Siltation, which may be associated with increased suspended solids and the subsequent deposition of these is assessed separately (see siltation pressures). In general, increased suspended particles reduce light penetration and increase scour and deposition. They may enhance food supply to filter or deposit feeders (where the particles are organic in origin) or decrease feeding efficiency (where the particles are inorganic and require greater filtration efforts). The biotope occurs in shallow waters at the littoral/sublittoral fringe where light attenuation due to increases in turbidity is probably low. Red algae and coralline algae especially are known to be shade tolerant and are common components of the understorey on seaweed dominated shores. Therefore, a decrease in light intensity is unlikely to adversely affect the biotope.
Scour from suspended particles induces high mortality in early post settlement (EPS) algal stages and prevents the settlement of propagules owing to accumulation of silt on the substratum (Vadas et al., 1992). Young stages of Himanthalia elongata were found to be very intolerance of resultant siltation (Moss et al., 1973), hence the impact of increased suspended sediment would depend on the time of year. If increased siltation occurred from June to December, when gametes are released, the population would be highly intolerant because zygotes cannot grow on silt (Moss et al., 1973). The fronds of more delicate species such as Palmaria palmata may also be damaged by scour. On sites affected by high levels of resuspended colliery waste particles, Hyslop et al., (1997) found that Palmaria palmata and Ulva spp. were reduced or absent, although the more tough fucoids were less affected. It is not clear how the levels of suspended solids experienced by these sites relate to the pressure benchmark. Coralline algae, especially the crustose forms are thought to be resistant of sediment scour (Littler & Kauker, 1984), and will probably not be adversely affected at the benchmark level.
Increases in the cover of sediment trapping, turf forming algae at the expense of canopy forming species has been observed worldwide in temperate systems and has been linked to increased suspended solids linked to human activities worldwide (Airoldi, 2003). Corallina species accumulate more sediment than any other alga (Hicks, 1985). Hence an increase in suspended sediment is likely to accumulate in the coralline turf. In the Bay of Fundy for example, where the tidal flux of nutrients from the marshes includes a high level of suspended sediment Palmaria palmata grows well despite high turbidity. Irvine (1983) observed morphological adaptation of the plant in fairly sheltered, silty conditions; sometimes the blade divisions are wedge-shaped and finely dissected above or the blade has numerous linear divisions throughout. It is likely that this form reduces possible smothering that may result from increased siltation resulting from increased levels of suspended sediments. In the absence of nutrients short term increase in turbidity may affect growth and reproduction, however, as a perennial, the adults will probably survive.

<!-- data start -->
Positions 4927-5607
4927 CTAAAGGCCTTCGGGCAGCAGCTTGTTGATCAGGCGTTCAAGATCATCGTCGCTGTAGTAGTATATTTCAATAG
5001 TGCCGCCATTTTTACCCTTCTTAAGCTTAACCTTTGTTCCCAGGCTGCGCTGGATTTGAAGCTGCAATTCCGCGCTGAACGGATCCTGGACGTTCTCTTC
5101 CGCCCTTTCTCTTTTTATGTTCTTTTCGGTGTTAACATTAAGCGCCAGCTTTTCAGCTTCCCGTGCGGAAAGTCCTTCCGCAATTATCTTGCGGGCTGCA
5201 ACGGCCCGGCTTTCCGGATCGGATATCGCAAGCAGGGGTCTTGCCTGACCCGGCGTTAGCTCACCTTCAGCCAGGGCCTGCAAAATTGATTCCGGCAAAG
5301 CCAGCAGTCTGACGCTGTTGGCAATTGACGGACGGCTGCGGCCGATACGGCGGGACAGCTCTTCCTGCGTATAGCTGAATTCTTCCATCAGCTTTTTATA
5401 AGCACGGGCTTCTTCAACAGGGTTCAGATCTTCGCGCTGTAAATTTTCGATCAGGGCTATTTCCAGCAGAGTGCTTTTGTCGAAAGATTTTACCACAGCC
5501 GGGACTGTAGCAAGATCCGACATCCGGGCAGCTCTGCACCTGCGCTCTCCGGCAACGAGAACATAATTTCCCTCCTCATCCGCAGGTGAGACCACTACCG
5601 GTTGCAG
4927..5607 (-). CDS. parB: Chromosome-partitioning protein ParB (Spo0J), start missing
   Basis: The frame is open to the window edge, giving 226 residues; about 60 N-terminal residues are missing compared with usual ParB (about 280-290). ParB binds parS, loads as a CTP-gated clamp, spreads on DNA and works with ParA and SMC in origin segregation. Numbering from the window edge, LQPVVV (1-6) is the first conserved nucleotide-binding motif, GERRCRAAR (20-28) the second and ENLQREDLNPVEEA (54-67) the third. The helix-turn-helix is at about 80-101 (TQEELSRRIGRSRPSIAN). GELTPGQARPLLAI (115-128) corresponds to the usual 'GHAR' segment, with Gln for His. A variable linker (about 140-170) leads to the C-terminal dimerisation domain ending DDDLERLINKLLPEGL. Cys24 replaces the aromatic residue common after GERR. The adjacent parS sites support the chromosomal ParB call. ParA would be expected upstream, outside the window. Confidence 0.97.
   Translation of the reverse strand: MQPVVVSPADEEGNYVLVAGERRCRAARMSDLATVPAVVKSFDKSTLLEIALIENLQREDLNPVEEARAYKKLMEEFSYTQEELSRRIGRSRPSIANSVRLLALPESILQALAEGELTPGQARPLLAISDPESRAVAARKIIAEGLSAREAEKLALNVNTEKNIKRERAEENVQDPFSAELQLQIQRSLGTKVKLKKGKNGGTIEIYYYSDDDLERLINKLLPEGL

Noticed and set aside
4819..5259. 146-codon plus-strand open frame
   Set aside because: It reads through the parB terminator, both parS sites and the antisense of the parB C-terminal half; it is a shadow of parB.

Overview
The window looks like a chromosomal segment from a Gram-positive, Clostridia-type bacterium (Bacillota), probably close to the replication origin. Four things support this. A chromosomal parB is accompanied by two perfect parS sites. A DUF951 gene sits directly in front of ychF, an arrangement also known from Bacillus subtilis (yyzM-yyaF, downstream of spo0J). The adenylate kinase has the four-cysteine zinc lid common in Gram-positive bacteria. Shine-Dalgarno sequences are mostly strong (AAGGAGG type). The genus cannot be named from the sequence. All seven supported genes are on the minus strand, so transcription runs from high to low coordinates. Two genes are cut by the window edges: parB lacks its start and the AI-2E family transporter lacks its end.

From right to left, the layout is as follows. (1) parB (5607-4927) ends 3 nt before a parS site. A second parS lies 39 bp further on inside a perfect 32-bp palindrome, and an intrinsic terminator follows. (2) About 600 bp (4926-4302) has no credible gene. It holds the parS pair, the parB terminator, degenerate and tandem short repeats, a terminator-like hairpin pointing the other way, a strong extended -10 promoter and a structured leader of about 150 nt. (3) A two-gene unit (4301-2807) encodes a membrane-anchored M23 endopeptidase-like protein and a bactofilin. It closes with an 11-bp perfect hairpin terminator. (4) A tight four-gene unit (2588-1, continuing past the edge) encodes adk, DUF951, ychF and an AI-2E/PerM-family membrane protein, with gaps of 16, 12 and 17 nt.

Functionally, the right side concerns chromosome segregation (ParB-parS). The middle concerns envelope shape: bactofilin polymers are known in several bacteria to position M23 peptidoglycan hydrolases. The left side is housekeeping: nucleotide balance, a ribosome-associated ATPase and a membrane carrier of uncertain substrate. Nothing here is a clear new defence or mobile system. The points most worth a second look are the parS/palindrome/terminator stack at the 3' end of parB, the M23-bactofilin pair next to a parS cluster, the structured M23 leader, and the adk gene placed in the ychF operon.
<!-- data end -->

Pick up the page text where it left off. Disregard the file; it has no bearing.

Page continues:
An accumulation of sediment within the turf may attract more sediment dwelling interstitial invertebrates such as nematodes, harpacticoids and polychaetes, although in more wave exposed locations accumulation of sediment is likely to be minimal.
Increased suspended sediment may reduce growth rate in Semibalanus balanoides due to the energetic costs of cleaning sediment particles from feeding apparatus although if the organic content is high suspension feeders could also benefit. Patella vulgata and Mytilus edulis are considered to tolerate an increase in suspended sediment as they are found in turbid estuaries where suspended sediment levels are high. It should be noted however that Patella vulgata is very sensitive to even low levels of siltation (see siltation pressure).
This community is unlikely to be dependent on suspended sediment. Although accumulated sediment within coralline turf habitats is likely to increase the species diversity of the epiphytic fauna, in very wave exposed locations, accumulated sediment in the habitat is likely to be minimal. A reduction in suspended sediment will probably reduce the risk of scour, and reduce food availability for the few suspension feeding species in the biotope (e.g. barnacles and spirorbids present), although effects are not likely to be lethal. An increase in light intensity is unlikely to adversely affect the biotope as plants can acclimate to different light levels.